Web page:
Mr. Green

Spas, Health & Wellness

Managing Hygiene in Hospitality Based Fitness Centers

By Bryan Green, Founder & CEO, Advantage Fitness Products

One might assume that the fitness center is likely among the healthiest places to be in a hotel or resort…or it could be the least. The virtues of providing your guests with a functional and well balanced fitness facility are plentiful and today well known. However, ensuring the safety of your guests while they use the facility goes beyond the simple maintenance of your fitness equipment.

Today, the threat of wide scale microbial contamination is greater than ever. The gym environment presents a natural breeding ground for these contaminants. Understanding what the risks are, and what can be done to create a hygiene friendly facility will help you comprehensively achieve a most healthy fitness experience for your guests.

What You Need to Know

Bacteria in poorly maintained fitness facilities can spread disease. Antibiotic-resistant staph infections can be picked up from heavily used exercise equipment, stretching mats, and improperly disinfected toilets/locker rooms.

Skin based staph infections, including those caused by methicillin-resistant Staphylococcus aureus (MRSA) bacteria, can spread through shared gym equipment, mats and towels. Infections tend to occur near a cut or scrape or body parts that my directly come into contact with infected surfaces. Astoundingly the CDC currently reports that MRSA now kills more people in the USA than AIDS. With 20-30 million Americans visiting fitness facilities of all types multiple times per week, it is incumbent upon operators to re-evaluate their cleaning and personal hygiene protocols.

MRSA is found on people and not naturally found in the environment. It reaches objects and surfaces outside the body if someone touches infected skin or certain areas of the body where these bacteria can live and then touches the object or surface. Another way that items can be contaminated with staph and MRSA is if they have direct contact with a person's skin infection.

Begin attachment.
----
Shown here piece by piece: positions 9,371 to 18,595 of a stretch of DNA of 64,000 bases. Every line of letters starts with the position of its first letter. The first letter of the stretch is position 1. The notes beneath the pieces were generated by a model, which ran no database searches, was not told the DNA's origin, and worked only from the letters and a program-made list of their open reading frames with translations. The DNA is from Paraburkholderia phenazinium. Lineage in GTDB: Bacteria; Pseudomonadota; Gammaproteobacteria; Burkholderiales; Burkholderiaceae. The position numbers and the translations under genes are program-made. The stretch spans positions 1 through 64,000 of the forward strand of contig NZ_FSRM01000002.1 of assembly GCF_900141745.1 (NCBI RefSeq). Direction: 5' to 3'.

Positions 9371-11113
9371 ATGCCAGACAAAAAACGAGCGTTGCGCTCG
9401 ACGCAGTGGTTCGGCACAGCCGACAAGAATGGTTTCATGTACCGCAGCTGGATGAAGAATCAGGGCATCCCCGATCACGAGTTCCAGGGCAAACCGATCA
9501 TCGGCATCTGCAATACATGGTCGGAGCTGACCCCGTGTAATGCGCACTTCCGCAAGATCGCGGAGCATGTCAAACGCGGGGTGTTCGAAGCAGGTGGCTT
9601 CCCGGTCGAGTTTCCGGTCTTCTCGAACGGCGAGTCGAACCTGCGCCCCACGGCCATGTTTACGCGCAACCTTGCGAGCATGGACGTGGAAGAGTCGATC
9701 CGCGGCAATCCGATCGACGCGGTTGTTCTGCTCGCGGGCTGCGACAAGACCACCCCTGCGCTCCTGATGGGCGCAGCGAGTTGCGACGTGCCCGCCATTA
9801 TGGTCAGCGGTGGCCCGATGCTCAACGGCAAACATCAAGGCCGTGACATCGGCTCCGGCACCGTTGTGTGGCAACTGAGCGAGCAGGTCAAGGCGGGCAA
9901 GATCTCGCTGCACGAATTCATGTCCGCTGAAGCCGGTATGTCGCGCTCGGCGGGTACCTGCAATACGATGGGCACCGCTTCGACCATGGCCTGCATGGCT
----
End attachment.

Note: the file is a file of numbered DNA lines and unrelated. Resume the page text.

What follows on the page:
The best defense is good facility hygiene. Helping to remind guests to keep their hands clean, use a barrier like clothing or towels between them and any shared surfaces (like gym equipment) and shower immediately after activities that involve direct skin contact with others.

Disinfecting and Cleaning the Fitness Amenity

The specific challenge with the fitness facility is that common disinfectants and cleaning agents de-activate within as quickly as one hour after application, thereby leaving surfaces un-protected over 90% of the time in the absence of constant reapplication. As a general strategy, hand washing, personal bathing, and the wiping down of sweat should be a reminder to guests. Subtle but important signage must be created to reinforce these messages in fitness and indoor pool areas. Awareness is critical for facility participants, and not calling attention to this important health concern is by no means a strategy.

As a general rule, the hotel should triple up on its "general" cleaning and disinfecting procedures for the fitness area. Typically these areas are not large in comparison to lobby or conference facilities. However, scheduling more frequent inspections and attention will serve to keep both the facility clean as well as to visual demonstrate to guests that you have a strong commitment to this aspect of their care.

Planning For a Healthy Fitness Facility

Effective room design and planning are important in helping you more easily overcome the future challenges of operating a clean and health facility. The key is to allow for the facility to appear and remain germ free for longer intervals in between cleaning. When designing a new space or re-fitting an existing one, take steps to insure the facility remains easy to clean and engage your guests in keeping it that way. One of the most important steps to keeping a fitness center looking and smelling clean revolves around its floor coverings. It is highly recommended both for functional as well as hygienic perspective to utilize rubber flooring. Rubber is easily cleaned with powerful disinfectants and allows for a much quicker removal of sweat after guest use. Carpet is less functional, wears more quickly, and can become a haven for mildew and other bacteria to accumulate.

Ventilation systems are also an important aspect of the facility. Insure that HVAC systems have been designed specifically around the often moist and constricted airflow space that is fitness. Frequent replenishment of fresh air vs. recirculation is critical. Open windows or gain airflow naturally from the outside whenever possible.